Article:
γ-rays from the Edge of a Supermassive Black Hole
Reference: V. A. Acciari et al. (The VERITAS Collaboration), Science, 325, 444, 2009
Abstract , Full text version
ArXiv version: ArXiV:0908.0511
Contact person: Matthias Beilicke
High-resolution radio and gamma-ray observations reveal the site of relativistic particle acceleration in the galaxy M87
An international collaboration of 390 scientists reports the discovery of an outburst of very-high-energy (VHE) gamma radiation from the giant radio galaxy Messier 87 (M87), accompanied by a strong rise of the radio flux measured from the direct vicinity of its super-massive black hole. The combined results give first experimental evidence that particles are accelerated to extremely high energies of tera electron Volt (one electron Volt is the energy an electron or proton gains when it is accelerated by a voltage of one Volt) in the immediate vicinity of a supermassive black hole and then emit the observed gamma rays. The gamma rays have energies a trillion times higher than the energy of visible light. The large collaborative effort involved three arrays of 12-meter to 17-meter telescopes (VERITAS, MAGIC and H.E.S.S. ) that detect very high-energy gamma rays and the Very Long Baseline Array (VLBA) that detects radio waves with high spatial precision. The results will appear in the July 2 Science Express, the advance online publication of the journal Science.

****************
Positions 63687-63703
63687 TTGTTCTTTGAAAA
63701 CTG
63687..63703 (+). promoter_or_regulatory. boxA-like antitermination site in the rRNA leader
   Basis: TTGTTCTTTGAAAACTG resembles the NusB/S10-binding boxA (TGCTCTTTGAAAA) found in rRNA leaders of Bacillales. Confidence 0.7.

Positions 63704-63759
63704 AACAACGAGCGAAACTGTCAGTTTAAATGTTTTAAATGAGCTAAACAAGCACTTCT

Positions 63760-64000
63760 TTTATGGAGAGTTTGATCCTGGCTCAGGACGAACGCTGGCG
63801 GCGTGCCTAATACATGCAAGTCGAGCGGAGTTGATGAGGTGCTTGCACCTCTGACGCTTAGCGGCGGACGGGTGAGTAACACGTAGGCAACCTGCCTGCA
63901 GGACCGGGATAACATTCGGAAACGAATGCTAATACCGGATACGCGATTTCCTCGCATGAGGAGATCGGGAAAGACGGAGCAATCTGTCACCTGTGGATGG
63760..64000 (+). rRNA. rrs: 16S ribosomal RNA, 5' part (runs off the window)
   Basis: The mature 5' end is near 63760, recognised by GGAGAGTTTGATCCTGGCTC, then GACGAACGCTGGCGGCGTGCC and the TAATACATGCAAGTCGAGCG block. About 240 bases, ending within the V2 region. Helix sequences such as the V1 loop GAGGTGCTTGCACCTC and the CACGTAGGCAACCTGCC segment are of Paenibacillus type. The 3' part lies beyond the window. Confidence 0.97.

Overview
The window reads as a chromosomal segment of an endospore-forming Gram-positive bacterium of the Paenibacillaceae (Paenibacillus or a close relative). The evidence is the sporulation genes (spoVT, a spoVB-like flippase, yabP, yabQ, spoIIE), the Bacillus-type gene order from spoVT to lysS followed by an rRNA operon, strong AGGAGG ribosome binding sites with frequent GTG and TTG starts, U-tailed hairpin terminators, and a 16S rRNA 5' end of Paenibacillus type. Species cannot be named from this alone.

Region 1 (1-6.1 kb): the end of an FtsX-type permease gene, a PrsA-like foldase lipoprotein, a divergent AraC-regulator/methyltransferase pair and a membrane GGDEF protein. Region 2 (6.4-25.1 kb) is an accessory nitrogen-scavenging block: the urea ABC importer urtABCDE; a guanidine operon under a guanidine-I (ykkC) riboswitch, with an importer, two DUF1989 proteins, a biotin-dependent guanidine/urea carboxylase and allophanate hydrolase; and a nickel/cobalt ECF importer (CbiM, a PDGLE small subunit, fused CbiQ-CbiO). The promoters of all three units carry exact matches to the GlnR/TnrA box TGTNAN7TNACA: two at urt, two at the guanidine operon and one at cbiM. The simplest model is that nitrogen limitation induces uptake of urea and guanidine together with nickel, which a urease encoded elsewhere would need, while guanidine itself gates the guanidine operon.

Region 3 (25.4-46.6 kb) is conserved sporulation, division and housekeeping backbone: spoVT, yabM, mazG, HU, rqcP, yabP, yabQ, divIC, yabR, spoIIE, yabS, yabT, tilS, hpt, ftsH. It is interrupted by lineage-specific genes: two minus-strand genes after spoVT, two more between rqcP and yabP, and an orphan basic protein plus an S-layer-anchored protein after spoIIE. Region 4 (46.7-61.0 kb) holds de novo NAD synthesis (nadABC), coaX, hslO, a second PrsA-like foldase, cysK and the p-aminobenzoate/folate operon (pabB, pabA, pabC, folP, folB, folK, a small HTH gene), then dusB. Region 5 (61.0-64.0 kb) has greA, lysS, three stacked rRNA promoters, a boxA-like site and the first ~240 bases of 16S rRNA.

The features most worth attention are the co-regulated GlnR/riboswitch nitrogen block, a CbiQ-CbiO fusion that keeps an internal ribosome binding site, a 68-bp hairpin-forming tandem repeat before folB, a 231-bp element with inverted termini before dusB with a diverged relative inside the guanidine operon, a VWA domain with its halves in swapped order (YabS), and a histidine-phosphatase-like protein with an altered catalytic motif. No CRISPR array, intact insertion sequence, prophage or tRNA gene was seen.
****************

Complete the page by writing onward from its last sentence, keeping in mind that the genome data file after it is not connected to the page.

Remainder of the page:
"We had scheduled gamma-ray observations of M87 in a close cooperative effort with the three major gamma-ray observatories VERITAS, H.E.S.S. and MAGIC, and we were lucky that an extraordinary gamma-ray flare happened just when the source was observed with the VLBA and its impressive spatial resolving power," says Beilicke, working with the Very Energetic Radiation Imaging Telescope Array System (VERITAS). "Only combining the high-resolution radio observations with the VHE gamma-ray observations allowed us to locate the site of the gamma-ray production," says Craig Walker, staff scientist at the National Radio Astronomy Observatory in Socorro, New Mexico.
All figures from paper (click to get full size image):